The wall of Sirsukh, Taxila.
The city of Sirsukh was founded by the Kushan king Kanishka after 80 CE, and is the last of the great ancient cities of Taxila. The invaders decided to abandon the older city of Sirkap and build a newer city on the other side of the Lundi-nala. The wall of the city is about 5 kilometers long and about 5.4 meters thick. The city wall covers an area of around 2300 x 1000 meters seen along the east-west direction, and is laid out in a typical Central Asian style, complete with suburbs. Sirsukh was left uninhabited when the White Huns invaded the Punjab at the end of the fifth century CE. To the north-east of the city flows the Harro river whereas to the south the Lundi-ravine is present.
The ancient city was excavated only on a very small scale in 1915-16 CE, and further excavation work has been impeded by a high water table which threatens the integrity of ancient structures. It was included in the World Heritage List of the UNO in 1980 as part of Taxila.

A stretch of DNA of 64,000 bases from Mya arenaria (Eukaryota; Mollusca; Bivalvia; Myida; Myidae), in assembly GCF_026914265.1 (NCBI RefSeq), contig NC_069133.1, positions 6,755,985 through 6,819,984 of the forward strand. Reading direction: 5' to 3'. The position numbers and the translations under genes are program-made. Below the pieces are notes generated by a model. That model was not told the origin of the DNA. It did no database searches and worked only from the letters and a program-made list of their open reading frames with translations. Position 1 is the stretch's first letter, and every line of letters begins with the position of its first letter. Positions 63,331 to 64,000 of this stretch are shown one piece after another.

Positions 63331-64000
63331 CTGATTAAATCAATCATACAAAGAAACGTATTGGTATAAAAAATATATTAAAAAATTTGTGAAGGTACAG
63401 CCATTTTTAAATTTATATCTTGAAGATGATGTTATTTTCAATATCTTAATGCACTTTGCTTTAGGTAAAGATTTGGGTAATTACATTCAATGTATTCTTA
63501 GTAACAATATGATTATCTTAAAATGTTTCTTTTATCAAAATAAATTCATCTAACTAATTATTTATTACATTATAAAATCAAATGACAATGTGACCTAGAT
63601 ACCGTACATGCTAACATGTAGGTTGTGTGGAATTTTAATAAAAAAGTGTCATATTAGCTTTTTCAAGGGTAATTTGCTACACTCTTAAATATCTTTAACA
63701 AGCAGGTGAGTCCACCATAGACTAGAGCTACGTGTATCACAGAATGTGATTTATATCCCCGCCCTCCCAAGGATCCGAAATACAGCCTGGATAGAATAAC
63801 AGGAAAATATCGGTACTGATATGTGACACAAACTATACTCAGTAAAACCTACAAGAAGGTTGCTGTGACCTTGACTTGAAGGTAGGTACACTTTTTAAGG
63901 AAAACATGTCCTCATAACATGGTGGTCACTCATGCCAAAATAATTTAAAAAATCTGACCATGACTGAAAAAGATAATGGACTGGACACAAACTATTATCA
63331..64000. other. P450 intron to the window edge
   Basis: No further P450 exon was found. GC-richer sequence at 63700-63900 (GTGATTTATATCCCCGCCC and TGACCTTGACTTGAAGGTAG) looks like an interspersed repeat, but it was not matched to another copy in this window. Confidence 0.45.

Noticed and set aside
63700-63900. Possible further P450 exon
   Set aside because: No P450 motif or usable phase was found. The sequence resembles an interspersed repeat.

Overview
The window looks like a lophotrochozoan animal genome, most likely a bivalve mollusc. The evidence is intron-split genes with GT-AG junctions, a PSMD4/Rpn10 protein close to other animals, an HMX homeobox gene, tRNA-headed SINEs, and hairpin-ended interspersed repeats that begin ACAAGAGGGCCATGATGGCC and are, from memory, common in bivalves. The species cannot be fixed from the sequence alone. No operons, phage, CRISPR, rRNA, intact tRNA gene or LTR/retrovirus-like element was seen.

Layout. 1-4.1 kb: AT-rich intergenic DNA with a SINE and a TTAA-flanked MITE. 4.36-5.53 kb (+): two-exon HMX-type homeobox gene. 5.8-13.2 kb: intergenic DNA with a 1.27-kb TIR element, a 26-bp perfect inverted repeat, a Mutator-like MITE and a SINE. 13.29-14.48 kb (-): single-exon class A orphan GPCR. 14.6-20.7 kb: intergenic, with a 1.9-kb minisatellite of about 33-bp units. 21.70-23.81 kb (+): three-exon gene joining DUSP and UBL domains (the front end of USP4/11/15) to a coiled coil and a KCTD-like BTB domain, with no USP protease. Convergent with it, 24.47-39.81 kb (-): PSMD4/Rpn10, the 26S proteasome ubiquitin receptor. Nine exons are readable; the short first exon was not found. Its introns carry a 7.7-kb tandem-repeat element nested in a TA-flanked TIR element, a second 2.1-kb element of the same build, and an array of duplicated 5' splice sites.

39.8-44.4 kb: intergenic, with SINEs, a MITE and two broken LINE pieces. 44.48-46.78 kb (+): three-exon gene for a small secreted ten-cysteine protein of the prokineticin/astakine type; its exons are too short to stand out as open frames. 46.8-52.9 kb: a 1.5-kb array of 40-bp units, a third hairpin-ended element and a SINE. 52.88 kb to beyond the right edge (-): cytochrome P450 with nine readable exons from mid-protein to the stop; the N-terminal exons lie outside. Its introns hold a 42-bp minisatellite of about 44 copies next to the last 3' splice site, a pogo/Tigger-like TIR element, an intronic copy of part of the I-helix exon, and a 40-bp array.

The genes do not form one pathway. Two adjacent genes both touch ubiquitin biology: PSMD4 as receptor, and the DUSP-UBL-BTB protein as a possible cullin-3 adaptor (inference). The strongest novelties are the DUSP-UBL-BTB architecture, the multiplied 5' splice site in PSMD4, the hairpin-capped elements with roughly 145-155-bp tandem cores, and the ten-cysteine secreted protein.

The wall of the city is made of large stone bricks with smaller stone bricks in-between the larger ones. It is remarkably smooth on the outer side. Circular bastions are present in the wall at small distances for defence. These bastions contain holes for archers who could shoot arrows at the enemy outside.
- Bhir Mound
- Mohra Muradu
- Taxila under the Achaemenids
- Taxila Tehsil
- Ancient Universities of Pakistan
- Marshall, John. Taxila: An Illustrated Account of Archaeological Excavations Carried Out at Taxila Under the Orders of the Government of India between the years 1913 and 1934. p. 217.
- "UNESCO World Heritage List". Retrieved 21 December 2008.
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